PPS In the August issue of the British Patchwork and Quilting magazine, my husband has written a funny article on our quilt about Sun Bonnet at the Olympics quilt. It’s brilliant!!

Sunday, 14 July 2013

BLOG 157




This is the layout I chose in the end so the next step is to join the individual shapes together to make the rows and then sew row to row to make the quilt centre.


                                      Chosen layout

9 Place a pair of the pattern building blocks RS together and pin to stabilise the raw edges and to hold the exact point where the angled seams are going to meet. Create the rows first, sewing an accurate ¼” seam allowance.

                                         Pin to secure

10 Press on the WS of Row 1 to establish the directions of the seam allowances. Place Row 2 on the ironing board underneath it. Press the seam allowances on Row 2 to go in the opposite direction to Row 1 so the seams can be butted up. Place the rows RS together and pin every 3 or 4 seams to hold them in place. Accuracy is imperative when sewing these rows together with a ¼” seam. Check the points after sewing and re-do any that are not sharp.

                       Press and pin the rows

TIP: Don’t remove the pins until you are about to sew over the top of them.

                            Remove the pins


11 Always press the seams before sewing to establish their direction, with reference to the previous row.

                           Press to fit the row above

 Complete the quilt centre and press ready for adding the borders.

                          Quilt centre

                          Border fabrics

12 Choose the border strips. My inner border was cut at 1 ½”.

                                Inner border strips

13 Measure through the vertical centre of the quilt and cut the vertical borders to that measurement. Join them to the raw edges of the quilt centre by making the quilt edges fit the length of the strips.

14 Measure through the horizontal centre of the quilt and cut strips to that measurement. Sew them in place to complete the inner borders.

                    Inner borders

15 Repeat the process for the outer borders. My outer border was cut at 2 ½”.

                          Outer borders

16 The quilt is ready for putting onto the wadding and backing fabric. I had to join together two smaller wadding pieces to make a piece large enough for the whole quilt. I did this by cutting straight edges and butting them together (not over-lapping them). I sewed them with the widest zigzag stitch on my sewing machine.

                             Joining the wadding

 17 Lay the backing and wadding onto a flat surface. I pin the edges of the backing fabric into the carpet and lay the wadding on top. Pin to secure the layers for the quilting process.

                              Wadding and backing

And as sure as eggs is eggs, Willow appears to ‘help’!

                             A helping paw

 The next step is the quilting, so this project will be continued next week.

 PS And how’s this for a neat storage idea? It came from Ikea and it allows you to remove the clutter from your work service. I like it a lot!

                                         Storage idea

Sunday, 7 July 2013

BLOG 156


 5 Use a ruler and rotary cutter to cut across the diagonal line. This will produce 2 half-square triangles.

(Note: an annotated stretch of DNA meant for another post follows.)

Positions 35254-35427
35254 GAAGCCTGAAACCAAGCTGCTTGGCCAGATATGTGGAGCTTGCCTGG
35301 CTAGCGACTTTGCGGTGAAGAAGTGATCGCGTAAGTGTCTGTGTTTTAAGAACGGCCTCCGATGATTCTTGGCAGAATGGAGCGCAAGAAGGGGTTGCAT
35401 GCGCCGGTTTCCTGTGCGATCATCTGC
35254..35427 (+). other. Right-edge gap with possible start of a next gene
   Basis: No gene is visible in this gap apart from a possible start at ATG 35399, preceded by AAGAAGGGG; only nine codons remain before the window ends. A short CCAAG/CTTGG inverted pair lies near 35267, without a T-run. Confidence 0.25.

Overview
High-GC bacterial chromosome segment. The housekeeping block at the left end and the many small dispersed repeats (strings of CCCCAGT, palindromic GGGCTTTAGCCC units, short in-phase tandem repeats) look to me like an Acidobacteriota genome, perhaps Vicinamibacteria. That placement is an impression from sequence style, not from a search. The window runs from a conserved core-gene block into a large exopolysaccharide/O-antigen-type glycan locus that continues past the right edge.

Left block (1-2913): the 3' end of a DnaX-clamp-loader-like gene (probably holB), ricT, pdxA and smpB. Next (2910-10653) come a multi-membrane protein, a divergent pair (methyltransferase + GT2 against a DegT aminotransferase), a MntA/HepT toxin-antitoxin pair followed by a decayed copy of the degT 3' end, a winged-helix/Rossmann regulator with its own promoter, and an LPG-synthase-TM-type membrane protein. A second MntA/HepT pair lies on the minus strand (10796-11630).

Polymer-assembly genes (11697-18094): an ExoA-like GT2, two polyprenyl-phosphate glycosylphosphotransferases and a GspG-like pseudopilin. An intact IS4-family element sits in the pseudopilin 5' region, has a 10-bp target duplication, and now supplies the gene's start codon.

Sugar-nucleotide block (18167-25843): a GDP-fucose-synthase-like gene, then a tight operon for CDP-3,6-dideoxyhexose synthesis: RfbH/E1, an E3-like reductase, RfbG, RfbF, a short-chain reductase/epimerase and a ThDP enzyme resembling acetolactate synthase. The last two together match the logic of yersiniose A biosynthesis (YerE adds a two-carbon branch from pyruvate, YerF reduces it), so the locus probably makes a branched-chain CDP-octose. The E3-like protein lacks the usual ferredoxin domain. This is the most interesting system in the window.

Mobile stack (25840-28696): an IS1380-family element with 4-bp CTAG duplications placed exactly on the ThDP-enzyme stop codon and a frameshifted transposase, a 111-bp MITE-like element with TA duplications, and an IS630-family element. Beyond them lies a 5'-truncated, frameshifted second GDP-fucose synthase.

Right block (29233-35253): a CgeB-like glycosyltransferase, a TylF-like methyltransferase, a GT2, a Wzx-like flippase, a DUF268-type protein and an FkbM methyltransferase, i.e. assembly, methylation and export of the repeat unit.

Cut on the diagonal


                        Two half square triangles


5 Prepare and cut several of these and place them in a pile beside the iron with the dark (red) fabric on top.

                                              Dark on top


6 Lift the dark triangle away from the light triangle and press to produce a square. Having the dark fabric on top ensures that the seam allowances automatically go towards the dark fabric. 1 light square + 1 dark square = 2 two-coloured squares.



                               Press to make a square



                                                    2 squares

7 Use a rotary cutter and a suitable ruler to reduce the size of the square. Place the diagonal line of the ruler along the seam line and trim away the excess fabric. The finished size must be divisible by 4. I am working on a 4 ½” square.



8 The half-square triangles are now going to be cut into 4 equal strips to produce mirror image building blocks.

TIP: I found it useful to have this prompt beside my cutting mat after cutting 36 squares all the same way!!


                                   Aide memoire

Here, in pictures, is the cutting, re-arranging and sewing sequence. I cut my strips at 1 -1/8 "


                    Cut equal strips (dark lower left)




                                Sew together

                      Cut equal strips (dark lower right)





                                      Sew together

These are the building blocks for Delectable Mountain. Build up a quantity of blocks and play around with them to see what you can come up. Below are some of my attempts.



                                         Building blocks













                              Coming and going





Decisions, decisions! More of this next time.


PS Just had a thrilling afternoon watching Andy Murray win Wimbledon. Sometimes we can say of a match that the winner didn’t really win, it was just that his opponent lost. But in this instance Andy won a remarkable game; it was a huge victory and all down to his great talent and unflagging tenacity. Feel very proud to have witnessed it!